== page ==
From the beginning, I noticed a difference in Shanghai’s treatment of health. Near our apartment complex, there is a large hospital. Whenever I walk by the hospital, I see at least ten patients milling around, smoking cigarettes, or eating at local restaurants. Sometimes the patients are wearing facemasks, but sometimes they aren’t. They wear hospital pajamas, but they can easily walk around the block and do what they please. Even if I am not near the hospital, I usually see at least one person wearing a facemask each day. I often wonder what they are afraid of breathing in. Although it is socially acceptable to wear a facemask, other Chinese habits seem less conducive to public health. It is not uncommon to hear someone spit or blow their nose loudly onto the sidewalk. Parents hold their babies go to the bathroom on the road. Squat toilets are often dirty on and around the toilet. Trash piles up throughout the city. For the squeamish or germophobic, Shanghai would be a hard place to live.

Despite the differences in public hygiene, Chinese superstitions about personal health are often surprisingly similar to my own habits. I burn incense because it relaxes me, and every temple has countless incense offerings. Incense actually helps to reduce anxiety and depression, so it makes sense that religious temples have incense to ease their visitors. My Chinese teacher also says that air conditioners and travelling make her sick because her body has trouble adjusting to the changes in environment. I am not sure why, but both of these are true for me as well. Finally, my Chinese teacher always suggests cups and cups of hot tea to cure illness. I drink hot tea endlessly when I am sick. Like drinking chicken soup in the States, we know our at-home treatments are helpful, even if we can’t explain why.

Shanghai is an interesting place to think about public health because every person lives the public health problem. No one needs to tell me there is poor air quality; I can simply feel it in my lungs. I do not know how public health will continue in China, but it is obvious that there is real potential for a crisis.

Hukuo (户口) in China

Earlier this semester, my classmates and I learned about Hukou (户口), a household registration system in China. In her article “Foreign Marriage, ‘Tradition,’ and the Politics of Border Crossing,” Constance D. Clark introduces and describes Hukou:

Hukou was a system of social control created by the Communist Party, which segregated the entire Chinese population into a two-tiered rural-urban ranking of privilege. Statuses of “agricultural” or “nonagricultural” meant that a person born into an agricultural family had no opportunity to convert to nonagricultural status and was therefore denied benefits allocated to those in the cities such as housing, medical insurance, food allotments, and pensions (Cohen 1994; Potter and Potter 1990). In many ways, the package of urban welfare came to be understood as socioeconomic rights that were the property of urbanites. (Clark 1999: Kindle Locations 1394-1398).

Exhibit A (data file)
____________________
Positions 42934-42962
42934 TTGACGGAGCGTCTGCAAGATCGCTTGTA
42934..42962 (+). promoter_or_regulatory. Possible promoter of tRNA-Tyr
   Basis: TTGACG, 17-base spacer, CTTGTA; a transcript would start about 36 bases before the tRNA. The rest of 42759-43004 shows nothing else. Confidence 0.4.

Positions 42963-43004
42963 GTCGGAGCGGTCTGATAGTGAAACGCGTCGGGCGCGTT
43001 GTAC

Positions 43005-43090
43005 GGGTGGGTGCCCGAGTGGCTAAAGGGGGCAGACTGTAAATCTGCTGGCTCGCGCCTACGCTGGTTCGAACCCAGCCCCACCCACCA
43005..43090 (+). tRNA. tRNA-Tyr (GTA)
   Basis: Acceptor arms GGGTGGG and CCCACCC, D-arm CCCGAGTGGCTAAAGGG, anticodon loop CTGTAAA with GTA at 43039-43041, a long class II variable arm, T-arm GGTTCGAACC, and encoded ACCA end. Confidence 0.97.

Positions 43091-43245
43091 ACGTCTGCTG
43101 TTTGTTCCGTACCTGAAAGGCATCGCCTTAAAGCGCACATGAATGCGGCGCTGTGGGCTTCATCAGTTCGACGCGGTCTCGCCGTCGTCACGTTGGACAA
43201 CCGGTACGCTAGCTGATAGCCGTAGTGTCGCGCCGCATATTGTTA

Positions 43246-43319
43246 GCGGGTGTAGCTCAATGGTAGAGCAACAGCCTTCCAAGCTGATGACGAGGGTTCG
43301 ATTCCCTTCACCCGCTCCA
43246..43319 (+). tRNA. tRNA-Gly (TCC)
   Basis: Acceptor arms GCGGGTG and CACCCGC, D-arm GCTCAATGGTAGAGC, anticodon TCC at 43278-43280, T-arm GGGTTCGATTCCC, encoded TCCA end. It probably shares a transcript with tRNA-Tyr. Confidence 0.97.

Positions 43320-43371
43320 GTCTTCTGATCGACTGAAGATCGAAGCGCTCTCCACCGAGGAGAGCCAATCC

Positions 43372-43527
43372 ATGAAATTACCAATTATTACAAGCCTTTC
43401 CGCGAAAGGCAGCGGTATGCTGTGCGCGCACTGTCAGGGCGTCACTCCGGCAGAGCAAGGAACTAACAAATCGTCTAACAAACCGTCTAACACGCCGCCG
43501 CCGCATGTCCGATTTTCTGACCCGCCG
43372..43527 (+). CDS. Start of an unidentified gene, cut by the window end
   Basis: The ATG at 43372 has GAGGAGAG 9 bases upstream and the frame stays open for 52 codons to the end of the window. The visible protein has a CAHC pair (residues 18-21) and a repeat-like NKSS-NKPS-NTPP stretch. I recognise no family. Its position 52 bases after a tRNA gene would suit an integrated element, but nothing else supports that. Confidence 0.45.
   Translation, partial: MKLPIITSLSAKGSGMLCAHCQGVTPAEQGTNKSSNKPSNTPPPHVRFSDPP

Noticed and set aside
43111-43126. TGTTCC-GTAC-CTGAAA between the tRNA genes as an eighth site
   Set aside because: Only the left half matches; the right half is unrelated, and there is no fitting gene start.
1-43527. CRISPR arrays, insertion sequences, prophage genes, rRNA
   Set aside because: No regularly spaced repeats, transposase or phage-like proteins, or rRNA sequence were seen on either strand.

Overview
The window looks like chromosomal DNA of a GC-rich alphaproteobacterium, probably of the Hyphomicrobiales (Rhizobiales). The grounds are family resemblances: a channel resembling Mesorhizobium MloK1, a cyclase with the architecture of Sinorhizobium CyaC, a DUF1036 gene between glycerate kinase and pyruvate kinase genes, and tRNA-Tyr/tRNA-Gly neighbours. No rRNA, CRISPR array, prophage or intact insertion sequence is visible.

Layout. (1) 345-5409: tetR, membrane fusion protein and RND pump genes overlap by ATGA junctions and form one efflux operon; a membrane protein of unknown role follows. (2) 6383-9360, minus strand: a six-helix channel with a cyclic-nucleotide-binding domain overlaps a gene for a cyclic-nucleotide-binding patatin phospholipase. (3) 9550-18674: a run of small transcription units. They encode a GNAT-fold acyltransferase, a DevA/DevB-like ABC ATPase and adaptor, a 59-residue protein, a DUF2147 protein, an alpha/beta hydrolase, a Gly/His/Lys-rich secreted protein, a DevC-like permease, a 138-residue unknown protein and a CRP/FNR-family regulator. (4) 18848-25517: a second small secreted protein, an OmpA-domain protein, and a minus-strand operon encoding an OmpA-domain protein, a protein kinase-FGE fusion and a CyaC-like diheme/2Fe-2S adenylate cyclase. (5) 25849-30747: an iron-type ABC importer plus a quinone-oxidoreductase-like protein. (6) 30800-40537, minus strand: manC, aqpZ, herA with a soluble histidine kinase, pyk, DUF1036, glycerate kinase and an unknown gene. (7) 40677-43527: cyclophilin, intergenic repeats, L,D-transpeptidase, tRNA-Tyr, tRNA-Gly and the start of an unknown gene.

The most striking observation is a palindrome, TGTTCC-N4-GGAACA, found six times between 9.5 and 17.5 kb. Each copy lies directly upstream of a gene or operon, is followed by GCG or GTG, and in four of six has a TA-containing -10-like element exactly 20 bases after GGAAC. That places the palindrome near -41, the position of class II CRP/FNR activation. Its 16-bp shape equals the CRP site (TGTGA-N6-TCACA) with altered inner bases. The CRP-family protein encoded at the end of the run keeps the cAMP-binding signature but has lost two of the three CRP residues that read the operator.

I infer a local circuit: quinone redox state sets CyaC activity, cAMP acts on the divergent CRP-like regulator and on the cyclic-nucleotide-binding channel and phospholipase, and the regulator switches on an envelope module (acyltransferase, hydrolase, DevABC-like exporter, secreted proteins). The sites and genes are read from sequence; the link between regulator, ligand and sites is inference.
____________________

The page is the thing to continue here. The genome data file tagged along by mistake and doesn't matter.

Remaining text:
From my understanding, Hukou is a government instrument for manipulating and controlling the movement of people in China. The word Hukou is comprised of two separate characters: 户 and 口. Independently, 户 carries the meaning of family, and 口 carries the meaning of entrance or gate. So, the combination of the two characters is a fitting description of the structure. Without approved official documentation, a person cannot legally enter and establish a life in another province or town. This barrier has been and continues to be problematic for Chinese citizens, particularly those living in rural towns wishing to move and work in exciting and economically thriving cities. Moreover, the difficulty of transferring Hukuo registration has made the city the “preferred place to live and… a steadfast destination of desire for rural dwellers and exiled urbanites” (Chen 1999: Kindle Locations 133-134). Thus, the increasingly high population densities in Chinese cities, like Beijing and Shanghai, should be expected.

Before learning about Hukou, I took “the freedom of geographic mobility” for granted. In America, the government does not directly control the migration from countryside to city. In fact, the transition from small town to big city is a popular theme romanticized in novels and movies. During my childhood, my family moved every few years according to my father’s job and economic opportunities. Hukou would have restricted my father’s career and my family’s chance for economic prosperity. Chinese college students are facing this restriction of Hukou during their job hunts after graduation (Hoffman: Kindle Locations 757-758). If graduates do not get their Hukou registration transferred to an economic center, such as Shanghai, then they are forced to look for job opportunities in their hometown. This can be extremely disheartening for college graduates from small towns, since better, higher-paying jobs are located in larger cities.

The subject of Hukou surfaced during an interview with Ms. Li (李), a migrant farmer on Chongming Island. Recently, Ms. Li’s son returned to their hometown in Anhui Province to attend high school. When asked why he did not attend a high school on the island, she clarified that his registration was in their hometown. Therefore, he could only take his university placement exams in Anhui. Ms. Li hopes her son will find a job outside farming and recognizes the importance of an education for his future. Thus, staying on Chongming was not an option for her son. Additionally, Ms. Li mentioned her son’s desire to attend university in urban Shanghai instead of Chongming. As mentioned earlier, life in a larger city is economically and socially more attractive. Chongming Island is the least developed region of Shanghai. Ms. Li’s son is simply another illustration of the rural population’s longing for city life.

(Ms. Li is pictured above; population density map provided by china travel guide)

css.php